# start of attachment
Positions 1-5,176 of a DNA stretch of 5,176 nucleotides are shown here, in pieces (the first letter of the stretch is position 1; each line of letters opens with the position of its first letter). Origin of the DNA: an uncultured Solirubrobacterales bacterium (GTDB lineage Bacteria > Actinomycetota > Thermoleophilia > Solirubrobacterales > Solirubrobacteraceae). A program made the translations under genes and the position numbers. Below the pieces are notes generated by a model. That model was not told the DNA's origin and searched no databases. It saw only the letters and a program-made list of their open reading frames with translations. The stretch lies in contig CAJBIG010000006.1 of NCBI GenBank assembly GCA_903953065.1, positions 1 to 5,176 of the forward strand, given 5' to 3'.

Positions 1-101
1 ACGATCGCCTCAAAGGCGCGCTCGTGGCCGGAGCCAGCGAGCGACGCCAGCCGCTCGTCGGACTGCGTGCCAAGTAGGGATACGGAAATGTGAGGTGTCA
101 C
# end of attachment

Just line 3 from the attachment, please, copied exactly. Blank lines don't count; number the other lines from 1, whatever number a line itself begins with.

1 ACGATCGCCTCAAAGGCGCGCTCGTGGCCGGAGCCAGCGAGCGACGCCAGCCGCTCGTCGGACTGCGTGCCAAGTAGGGATACGGAAATGTGAGGTGTCA